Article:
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Exxon And Chevron Disagree Over How To Handle Increasing Cash Hoards

Exxon And Chevron Disagree Over How To Handle Increasing Cash Hoards
Exxon Mobil Corp. and Chevron Corp., the two biggest U.S. oil firms, are raking in cash from booming oil and gas operations, but they disagree on what to do next.
On Friday, the pair reported first-quarter earnings that far exceeded Wall Street expectations. Analysts anticipate that Exxon will continue to post great results this year, with its net income hitting $11.4 billion and Chevron's earning $6.6 billion.
Both have practically perfect balance sheets, have paid off debt accrued during the COVID-19 recession, and are spending significantly less than in the past on new exploration and development projects.The pair have low, net debt-to-capital ratios of about 4%, a fraction of the double-digit ratios of few years ago, and have cut spending on new projects to less than half their income. The result: huge cash reserves, far in excess of what they need for routine operations.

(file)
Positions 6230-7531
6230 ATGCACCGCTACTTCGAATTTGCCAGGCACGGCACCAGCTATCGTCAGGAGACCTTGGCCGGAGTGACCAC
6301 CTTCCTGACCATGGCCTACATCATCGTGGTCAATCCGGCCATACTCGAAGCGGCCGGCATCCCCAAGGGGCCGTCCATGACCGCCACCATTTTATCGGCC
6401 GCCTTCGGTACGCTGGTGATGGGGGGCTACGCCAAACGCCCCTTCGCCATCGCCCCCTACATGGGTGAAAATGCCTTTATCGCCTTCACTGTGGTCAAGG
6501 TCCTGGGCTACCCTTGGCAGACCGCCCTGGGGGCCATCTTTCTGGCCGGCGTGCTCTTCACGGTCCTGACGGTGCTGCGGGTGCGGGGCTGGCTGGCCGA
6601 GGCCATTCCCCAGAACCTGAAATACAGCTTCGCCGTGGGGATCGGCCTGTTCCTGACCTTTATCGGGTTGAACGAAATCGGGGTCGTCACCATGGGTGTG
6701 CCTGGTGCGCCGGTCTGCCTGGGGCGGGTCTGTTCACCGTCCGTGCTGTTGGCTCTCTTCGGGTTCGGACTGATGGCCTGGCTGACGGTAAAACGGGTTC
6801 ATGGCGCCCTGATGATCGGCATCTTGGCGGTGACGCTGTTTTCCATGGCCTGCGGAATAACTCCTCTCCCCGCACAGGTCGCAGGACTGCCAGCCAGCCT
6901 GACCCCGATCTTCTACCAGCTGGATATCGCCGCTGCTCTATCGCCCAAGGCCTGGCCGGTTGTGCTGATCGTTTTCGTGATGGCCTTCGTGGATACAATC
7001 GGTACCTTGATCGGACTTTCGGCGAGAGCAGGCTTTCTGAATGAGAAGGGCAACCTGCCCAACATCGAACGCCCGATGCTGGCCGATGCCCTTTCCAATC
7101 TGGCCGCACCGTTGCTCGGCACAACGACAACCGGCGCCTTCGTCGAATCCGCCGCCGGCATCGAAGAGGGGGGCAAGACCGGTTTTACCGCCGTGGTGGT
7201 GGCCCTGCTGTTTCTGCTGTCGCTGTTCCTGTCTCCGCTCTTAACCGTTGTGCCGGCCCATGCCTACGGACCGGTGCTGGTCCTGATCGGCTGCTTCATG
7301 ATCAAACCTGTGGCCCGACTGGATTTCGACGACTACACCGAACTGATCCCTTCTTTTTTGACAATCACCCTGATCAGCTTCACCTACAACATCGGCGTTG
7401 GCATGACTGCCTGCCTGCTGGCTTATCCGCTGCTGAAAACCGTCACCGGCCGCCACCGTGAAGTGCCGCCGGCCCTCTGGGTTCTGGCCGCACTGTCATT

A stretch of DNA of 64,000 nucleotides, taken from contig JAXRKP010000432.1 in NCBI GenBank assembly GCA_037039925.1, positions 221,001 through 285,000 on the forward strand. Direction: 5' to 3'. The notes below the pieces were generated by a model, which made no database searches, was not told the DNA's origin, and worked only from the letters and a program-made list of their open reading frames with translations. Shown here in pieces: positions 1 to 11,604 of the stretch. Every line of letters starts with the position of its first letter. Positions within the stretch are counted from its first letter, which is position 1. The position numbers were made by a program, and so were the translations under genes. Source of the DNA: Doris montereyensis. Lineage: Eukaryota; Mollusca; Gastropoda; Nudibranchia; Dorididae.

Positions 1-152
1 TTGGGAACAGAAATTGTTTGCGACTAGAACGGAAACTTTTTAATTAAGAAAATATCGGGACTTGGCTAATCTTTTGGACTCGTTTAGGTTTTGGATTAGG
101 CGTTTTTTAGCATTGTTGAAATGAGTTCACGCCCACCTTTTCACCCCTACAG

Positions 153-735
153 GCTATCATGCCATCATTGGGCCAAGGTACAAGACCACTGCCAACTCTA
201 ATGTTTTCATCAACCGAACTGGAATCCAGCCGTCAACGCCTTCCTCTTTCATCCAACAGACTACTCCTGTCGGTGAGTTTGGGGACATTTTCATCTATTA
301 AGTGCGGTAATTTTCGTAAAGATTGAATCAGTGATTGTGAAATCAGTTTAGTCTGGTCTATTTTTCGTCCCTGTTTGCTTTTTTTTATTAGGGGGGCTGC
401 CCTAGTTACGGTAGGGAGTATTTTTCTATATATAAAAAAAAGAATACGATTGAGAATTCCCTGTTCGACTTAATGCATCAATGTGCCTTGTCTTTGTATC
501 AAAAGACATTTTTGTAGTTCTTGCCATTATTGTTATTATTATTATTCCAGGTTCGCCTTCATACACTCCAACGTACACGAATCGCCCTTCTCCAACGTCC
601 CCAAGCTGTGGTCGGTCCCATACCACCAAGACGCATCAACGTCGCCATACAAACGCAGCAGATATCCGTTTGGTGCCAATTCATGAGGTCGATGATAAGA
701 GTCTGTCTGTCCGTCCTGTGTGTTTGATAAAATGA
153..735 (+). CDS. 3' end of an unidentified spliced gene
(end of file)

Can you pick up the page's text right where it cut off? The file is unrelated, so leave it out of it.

They disagree on what to do next, with Wall Street pressing for greater dividends and share repurchases out of concern that too much cash could herald a surge in expensive acquisitions.
According to Exxon CEO Darren Woods, the corporation is in a strong position to weather a cyclical downturn as a result of rising cash reserves.
"The question is obviously when, but that will come," Woods said, after saying he would "expect to see cash balances higher" in times when the markets are on the top end of the cycle.
The CEO mentioned the robust demand for the company's products and stated that he is not opposed to acquisitions if they can increase shareholder returns.
"It's got to be one where what Exxon Mobil brings to the table actually increases what either company would do independent of one another," he said.
At the end of the first quarter, Exxon had $32.6 billion, while Chevron had $15.7 billion in its vault—roughly triple what it needs for operating activity.
However, Chevron, which twice made bids on competitors, winning Noble Corp for $4.1 billion during the 2020 recession, anticipates having to use less cash, according to Finance Chief Pierre Breber.
"We don't intend to hold $15-plus billion of cash on our balance sheet," he said, describing too much cash on the books as "economically inefficient for us to hold it, and it is not our cash, it is our shareholders' cash."

Christopher J. Mitchell

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